In literal terms, maybe no one will ever know if Trump himself spread the virus through the White House. But his policies and his actions certainly allowed the virus to go viral. His obstinate refusal to listen to experts on how viruses transmit from person to person and how pandemics ebb and flow made it possible for the virus to spread to so many people around him, and to spread around the country. “The reason you wouldn’t label somebody as a superspreader is that often there isn’t anything they’re doing that’s necessarily reckless, right? And you don’t want to put a stigma on them,” says Sam Scarpino, a mathematical biologist at Northeastern University who studies Covid-19 transmission dynamics. “But there’s a difference if you have somebody like the president who is advocating for not wearing masks, who may have shown up to a debate potentially knowing he was sick with family members and others in the entourage who may have been exposed or sick, unmasked, unmasked in the White House, who drives in a hermetically-sealed SUV when he knows he’s infectious with Covid. There is a point when we have to say that this person is continuing to engage in reckless behavior that’s going to lead to transmission.”
So does that mean…? “I would say the president is a superspreader,” Scarpino says. “I’m happy to say that.”
Things didn’t have to be this way. Have tight lockdowns, keep everybody from coming into contact with anybody, and R0 goes down. Even the people who are better at transmitting (they’re carrying more virus, they’re at the peak time in their infection, they’re loud talkers, whatever) don’t have anybody to transmit to. No more infections.
Or, you know, do the opposite of that. Foster social conditions in which the virus spreads (cold, dry, noisy, crowded, no ventilation). Don’t wear masks and make fun of people who do. Result: lots of infections. A virus has biology, and so does its host, but it spreads in an environment, in a context. This is where biology meets policy. “You can decompose the transmission of a pathogen into the biological features of the individual pathogens themselves, the biological features of the host, the sociological aspects of the host—and when we’re talking about humans, we think about policies, the sociotechnical systems embedded in the defective behaviors. All of those things have to interact for transmission,” Scarpino says. “What we see in the United States time and again is this confluence of reckless policy, poor guidance from federal public health agencies around what people need to do to keep themselves safe, and then the biology of the pathogen and the humans.”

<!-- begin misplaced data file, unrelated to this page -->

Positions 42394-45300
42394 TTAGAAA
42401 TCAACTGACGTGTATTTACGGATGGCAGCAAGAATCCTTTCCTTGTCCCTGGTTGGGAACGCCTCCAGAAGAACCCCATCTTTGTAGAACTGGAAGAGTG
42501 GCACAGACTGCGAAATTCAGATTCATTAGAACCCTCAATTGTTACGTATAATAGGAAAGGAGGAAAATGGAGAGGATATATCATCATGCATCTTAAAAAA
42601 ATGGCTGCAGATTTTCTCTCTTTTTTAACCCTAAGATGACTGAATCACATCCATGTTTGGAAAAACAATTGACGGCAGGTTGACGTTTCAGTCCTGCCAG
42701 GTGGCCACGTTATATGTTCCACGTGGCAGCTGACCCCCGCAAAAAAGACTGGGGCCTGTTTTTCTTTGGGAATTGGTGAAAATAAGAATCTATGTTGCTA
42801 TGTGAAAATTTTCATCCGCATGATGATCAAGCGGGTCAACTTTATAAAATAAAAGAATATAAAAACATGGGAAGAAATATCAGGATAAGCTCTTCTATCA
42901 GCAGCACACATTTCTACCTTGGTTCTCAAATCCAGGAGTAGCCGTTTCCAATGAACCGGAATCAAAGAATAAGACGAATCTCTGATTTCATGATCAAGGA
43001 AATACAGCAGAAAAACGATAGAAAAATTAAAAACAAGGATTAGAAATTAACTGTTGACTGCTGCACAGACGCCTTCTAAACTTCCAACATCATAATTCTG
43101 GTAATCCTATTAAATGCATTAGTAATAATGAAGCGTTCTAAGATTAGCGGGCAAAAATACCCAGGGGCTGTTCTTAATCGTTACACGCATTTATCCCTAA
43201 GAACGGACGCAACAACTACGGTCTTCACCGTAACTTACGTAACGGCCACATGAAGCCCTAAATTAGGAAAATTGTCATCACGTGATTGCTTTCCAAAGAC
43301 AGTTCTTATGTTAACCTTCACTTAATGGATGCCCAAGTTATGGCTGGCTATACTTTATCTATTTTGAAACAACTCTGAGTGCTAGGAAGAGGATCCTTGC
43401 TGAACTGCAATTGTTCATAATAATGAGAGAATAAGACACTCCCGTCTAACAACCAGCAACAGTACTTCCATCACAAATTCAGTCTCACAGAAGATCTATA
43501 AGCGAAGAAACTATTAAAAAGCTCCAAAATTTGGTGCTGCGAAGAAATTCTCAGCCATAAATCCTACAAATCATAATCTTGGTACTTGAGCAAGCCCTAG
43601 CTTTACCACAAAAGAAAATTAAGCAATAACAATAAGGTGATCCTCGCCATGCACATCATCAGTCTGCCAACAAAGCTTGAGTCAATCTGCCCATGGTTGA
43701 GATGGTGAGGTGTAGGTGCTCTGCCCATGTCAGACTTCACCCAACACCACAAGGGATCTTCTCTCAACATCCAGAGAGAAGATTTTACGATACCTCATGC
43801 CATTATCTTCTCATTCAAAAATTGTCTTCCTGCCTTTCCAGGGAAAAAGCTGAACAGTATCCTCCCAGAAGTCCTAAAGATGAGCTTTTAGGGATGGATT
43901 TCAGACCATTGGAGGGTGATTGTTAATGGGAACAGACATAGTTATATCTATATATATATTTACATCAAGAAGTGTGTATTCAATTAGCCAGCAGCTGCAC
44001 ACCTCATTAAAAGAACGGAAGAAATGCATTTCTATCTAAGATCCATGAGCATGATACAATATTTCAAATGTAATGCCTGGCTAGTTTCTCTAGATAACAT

Scarpino is part of a team of researchers that has been working on a slightly different characterization of how the virus moves through populations. Their construction looks at a particular form of crowdedness, of how closely packed together people are at different spatial scales—in a building, in a neighborhood, in a city. The specific mathematical term they’re interested in is called Lloyd’s “mean crowding,” basically the number of contacts you might expect from random chance transmissions in a given area divided by the population of that area. What they’ve found is that more densely packed places are more “bursty” when it comes to Covid-19. When the virus gets there, it burns through the susceptible population hotter and faster, a sudden, sharp peak of sick people all in one place at one time.